Tokyo, Aug. 25 (Jiji Press)–The Japanese government plans to introduce a unique system to ensure cuts in its tariffs on British blue cheese to the level for such products from the European Union, Jiji Press learned Tuesday.
How to handle the Japanese blue cheese tariffs is the last remaining key issue in negotiations on concluding a new trade deal between Japan and Britain, following Britain’s exit from the EU at the end of January.
Under the system, Japan will initially impose 29.8 pct tariffs on British blue cheese and then refund the gap between that rate and the tariff rate for blue cheese from the EU, currently set at 24.2 pct, to importers at the end of every year or later, informed sources said.
The British government is expected to accept the plan, according to the sources.
Japanese Foreign Minister Toshimitsu Motegi and British International Trade Secretary Elizabeth Truss aim to reach a broad accord on the trade deal by holding detailed talks on the envisaged blue cheese tariff cut system and other issues in a videoconference seen to be held on Friday.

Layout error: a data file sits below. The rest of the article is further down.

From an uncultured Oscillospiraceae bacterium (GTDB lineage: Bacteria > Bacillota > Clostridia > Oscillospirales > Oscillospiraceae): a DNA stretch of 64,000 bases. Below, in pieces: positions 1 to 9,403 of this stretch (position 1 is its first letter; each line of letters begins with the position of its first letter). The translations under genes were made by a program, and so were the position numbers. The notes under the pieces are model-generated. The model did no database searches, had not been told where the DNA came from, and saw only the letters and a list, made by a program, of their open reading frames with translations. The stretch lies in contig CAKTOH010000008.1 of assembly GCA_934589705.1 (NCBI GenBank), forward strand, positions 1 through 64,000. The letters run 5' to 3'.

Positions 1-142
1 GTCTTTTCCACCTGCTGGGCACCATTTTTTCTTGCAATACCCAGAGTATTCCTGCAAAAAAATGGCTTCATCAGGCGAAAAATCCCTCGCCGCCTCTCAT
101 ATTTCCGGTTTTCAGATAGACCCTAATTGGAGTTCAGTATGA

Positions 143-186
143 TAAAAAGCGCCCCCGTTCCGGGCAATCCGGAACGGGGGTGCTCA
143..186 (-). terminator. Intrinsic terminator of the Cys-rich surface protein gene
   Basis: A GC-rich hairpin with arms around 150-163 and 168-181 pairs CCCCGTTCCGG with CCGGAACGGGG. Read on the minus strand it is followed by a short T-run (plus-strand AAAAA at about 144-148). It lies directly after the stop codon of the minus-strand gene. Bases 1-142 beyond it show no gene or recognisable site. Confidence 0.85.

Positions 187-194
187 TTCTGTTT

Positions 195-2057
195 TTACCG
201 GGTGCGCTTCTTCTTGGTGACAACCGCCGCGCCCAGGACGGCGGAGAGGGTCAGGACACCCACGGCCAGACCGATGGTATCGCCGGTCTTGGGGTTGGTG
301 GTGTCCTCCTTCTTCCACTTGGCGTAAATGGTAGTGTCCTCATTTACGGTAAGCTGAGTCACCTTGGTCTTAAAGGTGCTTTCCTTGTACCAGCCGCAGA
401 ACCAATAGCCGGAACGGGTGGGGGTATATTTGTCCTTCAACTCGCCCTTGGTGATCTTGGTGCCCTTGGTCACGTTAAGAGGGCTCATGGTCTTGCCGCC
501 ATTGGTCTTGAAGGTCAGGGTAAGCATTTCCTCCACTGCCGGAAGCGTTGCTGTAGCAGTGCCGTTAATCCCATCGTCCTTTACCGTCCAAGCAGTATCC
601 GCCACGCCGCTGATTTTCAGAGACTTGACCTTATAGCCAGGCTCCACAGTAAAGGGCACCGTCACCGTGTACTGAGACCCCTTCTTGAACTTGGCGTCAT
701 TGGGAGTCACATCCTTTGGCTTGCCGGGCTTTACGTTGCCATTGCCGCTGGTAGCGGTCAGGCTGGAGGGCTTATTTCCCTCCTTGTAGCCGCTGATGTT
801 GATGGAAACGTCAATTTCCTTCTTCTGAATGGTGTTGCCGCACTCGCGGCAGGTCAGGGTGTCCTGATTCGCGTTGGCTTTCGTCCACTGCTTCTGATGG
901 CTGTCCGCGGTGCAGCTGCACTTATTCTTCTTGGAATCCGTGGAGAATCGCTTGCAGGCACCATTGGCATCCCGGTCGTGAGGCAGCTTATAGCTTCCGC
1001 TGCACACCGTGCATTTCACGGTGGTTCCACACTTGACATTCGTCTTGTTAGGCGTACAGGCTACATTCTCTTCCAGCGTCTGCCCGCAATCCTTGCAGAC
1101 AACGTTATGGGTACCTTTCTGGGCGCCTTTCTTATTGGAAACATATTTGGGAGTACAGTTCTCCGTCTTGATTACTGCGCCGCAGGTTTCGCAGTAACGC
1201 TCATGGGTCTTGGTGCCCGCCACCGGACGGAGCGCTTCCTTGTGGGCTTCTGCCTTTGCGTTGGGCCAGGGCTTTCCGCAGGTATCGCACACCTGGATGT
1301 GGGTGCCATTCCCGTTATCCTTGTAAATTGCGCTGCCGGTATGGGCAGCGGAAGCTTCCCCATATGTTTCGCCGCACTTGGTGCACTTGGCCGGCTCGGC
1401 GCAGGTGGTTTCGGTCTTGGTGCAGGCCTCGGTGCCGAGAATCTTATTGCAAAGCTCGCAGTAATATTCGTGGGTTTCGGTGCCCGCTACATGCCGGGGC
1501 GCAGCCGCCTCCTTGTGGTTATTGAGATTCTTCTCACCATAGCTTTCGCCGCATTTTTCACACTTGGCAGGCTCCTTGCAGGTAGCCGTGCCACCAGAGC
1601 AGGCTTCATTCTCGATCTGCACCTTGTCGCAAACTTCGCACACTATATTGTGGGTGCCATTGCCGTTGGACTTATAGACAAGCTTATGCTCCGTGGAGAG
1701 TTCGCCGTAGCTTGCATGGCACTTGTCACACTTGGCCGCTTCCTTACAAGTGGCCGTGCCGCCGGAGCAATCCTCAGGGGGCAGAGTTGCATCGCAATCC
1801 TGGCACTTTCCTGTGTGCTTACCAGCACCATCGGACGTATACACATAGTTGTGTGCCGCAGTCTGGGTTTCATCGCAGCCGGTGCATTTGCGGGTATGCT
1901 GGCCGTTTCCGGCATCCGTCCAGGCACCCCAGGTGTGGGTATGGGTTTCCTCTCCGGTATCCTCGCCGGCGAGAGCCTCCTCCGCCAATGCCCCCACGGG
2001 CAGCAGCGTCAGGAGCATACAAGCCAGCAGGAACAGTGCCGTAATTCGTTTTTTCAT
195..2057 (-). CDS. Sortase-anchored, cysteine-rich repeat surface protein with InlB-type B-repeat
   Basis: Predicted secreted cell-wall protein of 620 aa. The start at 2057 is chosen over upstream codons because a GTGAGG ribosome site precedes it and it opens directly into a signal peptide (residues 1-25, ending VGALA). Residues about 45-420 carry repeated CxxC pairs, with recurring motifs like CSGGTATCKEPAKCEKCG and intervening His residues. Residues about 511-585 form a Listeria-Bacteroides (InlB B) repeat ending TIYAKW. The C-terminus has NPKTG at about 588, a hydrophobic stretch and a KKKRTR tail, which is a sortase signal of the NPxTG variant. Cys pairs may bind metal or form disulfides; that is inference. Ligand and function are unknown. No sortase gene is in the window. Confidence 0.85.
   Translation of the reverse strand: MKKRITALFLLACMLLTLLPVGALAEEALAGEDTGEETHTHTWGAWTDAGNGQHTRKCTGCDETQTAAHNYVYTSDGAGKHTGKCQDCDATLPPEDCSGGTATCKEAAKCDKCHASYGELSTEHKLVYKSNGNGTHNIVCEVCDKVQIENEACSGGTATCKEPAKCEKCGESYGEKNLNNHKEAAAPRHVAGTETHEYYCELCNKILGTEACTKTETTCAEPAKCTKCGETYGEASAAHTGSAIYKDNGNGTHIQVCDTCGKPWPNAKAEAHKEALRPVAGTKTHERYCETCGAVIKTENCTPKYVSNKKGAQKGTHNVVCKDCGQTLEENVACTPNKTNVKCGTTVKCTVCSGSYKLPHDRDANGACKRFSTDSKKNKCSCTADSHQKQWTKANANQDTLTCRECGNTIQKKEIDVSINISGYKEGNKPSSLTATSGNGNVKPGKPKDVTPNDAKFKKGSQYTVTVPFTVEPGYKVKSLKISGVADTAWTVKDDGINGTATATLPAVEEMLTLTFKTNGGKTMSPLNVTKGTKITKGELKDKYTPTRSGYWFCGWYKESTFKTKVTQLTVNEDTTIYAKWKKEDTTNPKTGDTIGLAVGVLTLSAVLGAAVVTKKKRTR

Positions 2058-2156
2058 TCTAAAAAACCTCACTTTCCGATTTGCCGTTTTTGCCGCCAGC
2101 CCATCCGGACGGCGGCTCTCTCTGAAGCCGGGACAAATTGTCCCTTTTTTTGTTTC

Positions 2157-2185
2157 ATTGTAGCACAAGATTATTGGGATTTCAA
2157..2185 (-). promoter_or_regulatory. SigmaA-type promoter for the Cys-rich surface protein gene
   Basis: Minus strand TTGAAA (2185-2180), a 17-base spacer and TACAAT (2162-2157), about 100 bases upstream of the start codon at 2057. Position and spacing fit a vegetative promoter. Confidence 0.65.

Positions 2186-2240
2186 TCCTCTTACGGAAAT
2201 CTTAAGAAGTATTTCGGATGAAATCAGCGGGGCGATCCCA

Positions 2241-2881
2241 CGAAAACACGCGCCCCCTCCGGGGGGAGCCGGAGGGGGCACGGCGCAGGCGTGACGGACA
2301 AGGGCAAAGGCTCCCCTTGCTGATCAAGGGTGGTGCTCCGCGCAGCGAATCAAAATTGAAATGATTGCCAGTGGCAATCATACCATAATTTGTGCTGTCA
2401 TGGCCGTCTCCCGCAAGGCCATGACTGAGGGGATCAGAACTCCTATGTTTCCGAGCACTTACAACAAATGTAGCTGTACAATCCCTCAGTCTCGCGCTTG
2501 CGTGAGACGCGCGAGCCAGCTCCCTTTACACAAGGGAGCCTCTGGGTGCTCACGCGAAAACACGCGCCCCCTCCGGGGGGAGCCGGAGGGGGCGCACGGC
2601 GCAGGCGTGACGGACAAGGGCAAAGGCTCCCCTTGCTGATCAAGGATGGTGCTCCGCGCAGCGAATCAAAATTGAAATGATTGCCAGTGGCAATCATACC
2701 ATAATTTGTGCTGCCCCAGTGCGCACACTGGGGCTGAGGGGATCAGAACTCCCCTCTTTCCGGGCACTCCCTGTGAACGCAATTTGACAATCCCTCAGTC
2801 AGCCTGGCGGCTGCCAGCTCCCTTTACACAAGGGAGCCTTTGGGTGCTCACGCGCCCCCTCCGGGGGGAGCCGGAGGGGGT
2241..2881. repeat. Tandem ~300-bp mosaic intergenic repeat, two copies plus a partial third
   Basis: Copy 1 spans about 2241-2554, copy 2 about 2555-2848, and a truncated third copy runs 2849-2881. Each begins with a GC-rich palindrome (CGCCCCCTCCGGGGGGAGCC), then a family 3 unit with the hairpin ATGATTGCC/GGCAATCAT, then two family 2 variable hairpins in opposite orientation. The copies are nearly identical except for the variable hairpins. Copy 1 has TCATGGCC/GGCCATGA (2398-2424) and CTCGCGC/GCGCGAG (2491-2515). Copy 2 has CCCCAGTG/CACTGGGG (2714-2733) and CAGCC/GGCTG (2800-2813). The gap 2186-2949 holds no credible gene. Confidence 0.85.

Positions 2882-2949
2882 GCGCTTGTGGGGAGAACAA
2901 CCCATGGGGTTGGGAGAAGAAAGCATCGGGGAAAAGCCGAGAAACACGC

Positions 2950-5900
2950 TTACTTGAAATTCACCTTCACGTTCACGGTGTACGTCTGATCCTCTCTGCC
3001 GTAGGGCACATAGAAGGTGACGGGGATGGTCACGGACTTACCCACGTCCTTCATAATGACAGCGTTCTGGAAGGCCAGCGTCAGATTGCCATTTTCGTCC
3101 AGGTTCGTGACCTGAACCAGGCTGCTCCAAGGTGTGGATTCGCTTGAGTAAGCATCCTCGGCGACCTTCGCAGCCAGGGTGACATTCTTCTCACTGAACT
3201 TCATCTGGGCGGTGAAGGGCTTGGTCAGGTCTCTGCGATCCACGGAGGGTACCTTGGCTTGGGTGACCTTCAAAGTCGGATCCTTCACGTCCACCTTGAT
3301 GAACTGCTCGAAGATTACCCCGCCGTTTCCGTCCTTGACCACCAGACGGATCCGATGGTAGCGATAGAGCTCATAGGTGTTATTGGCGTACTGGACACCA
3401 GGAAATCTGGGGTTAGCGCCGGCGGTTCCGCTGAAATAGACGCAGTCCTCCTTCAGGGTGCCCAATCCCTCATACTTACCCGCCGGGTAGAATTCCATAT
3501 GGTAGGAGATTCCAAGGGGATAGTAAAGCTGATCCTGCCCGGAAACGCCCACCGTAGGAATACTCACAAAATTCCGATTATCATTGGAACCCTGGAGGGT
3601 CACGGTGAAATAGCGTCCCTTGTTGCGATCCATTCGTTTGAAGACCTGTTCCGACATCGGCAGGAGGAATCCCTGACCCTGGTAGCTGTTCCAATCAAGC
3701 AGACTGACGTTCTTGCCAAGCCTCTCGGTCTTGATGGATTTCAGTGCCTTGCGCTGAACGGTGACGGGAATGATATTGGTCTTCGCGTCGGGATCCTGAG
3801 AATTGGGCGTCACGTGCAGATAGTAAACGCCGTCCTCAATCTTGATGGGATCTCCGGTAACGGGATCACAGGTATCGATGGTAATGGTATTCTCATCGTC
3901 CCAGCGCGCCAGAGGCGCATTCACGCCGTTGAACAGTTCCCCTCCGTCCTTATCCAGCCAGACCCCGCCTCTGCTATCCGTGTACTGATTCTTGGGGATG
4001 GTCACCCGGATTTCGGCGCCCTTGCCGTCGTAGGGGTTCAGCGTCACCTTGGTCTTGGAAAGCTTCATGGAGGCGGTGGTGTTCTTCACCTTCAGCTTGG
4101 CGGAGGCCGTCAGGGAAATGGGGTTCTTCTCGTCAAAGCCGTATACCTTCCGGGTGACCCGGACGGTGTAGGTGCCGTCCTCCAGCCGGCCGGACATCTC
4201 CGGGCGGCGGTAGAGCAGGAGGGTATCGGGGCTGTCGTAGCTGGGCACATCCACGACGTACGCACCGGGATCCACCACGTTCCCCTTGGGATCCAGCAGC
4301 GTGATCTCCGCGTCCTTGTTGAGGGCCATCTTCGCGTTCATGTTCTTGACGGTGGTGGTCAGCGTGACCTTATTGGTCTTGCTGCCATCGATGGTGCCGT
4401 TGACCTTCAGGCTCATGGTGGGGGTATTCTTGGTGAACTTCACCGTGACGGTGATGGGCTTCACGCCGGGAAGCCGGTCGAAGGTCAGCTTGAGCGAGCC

The tariff cut system will cover blue cheese produced in Britain, such as Stilton, which is known for its unique saltiness and is as famous as France’s Roquefort and Italy’s Gorgonzola blue cheese.
The refunds will be made only if there is room in the annual low-tariff import quota set by Japan for cheese from the EU under the Japan-EU economic partnership agreement, which came into force in February 2019, according to the sources. Under the EPA, the Japanese tariffs on EU cheese covered by the quota will be reduced in stages and fully removed in the 16th year.
Japan came up with the unique system, as it hopes to avoid setting a new low-tariff cheese import quota amid concerns among domestic cheese producers while offering a de facto preferential tariff measure for British blue cheese.
In fiscal 2019, which ended in March this year, Japan set a low-tariff quota of 20,600 tons for EU cheese. But only 58 pct of the quota was actually allocated to related businesses.
In the same fiscal year, British cheese imports to Japan totaled 27 tons. The Japanese government has apparently judged that the impact of lowering tariffs on British blue cheese would not deal a heavy blow to domestic producers.
Following Brexit, preferential tariff measures applied for trade between Japan and Britain under the Japan-EU EPA are set to expire at the end of this year.
Japan and Britain started negotiations on the new trade deal in June this year and earlier this month agreed, among other things, to remove British tariffs on Japanese automobiles in 2026.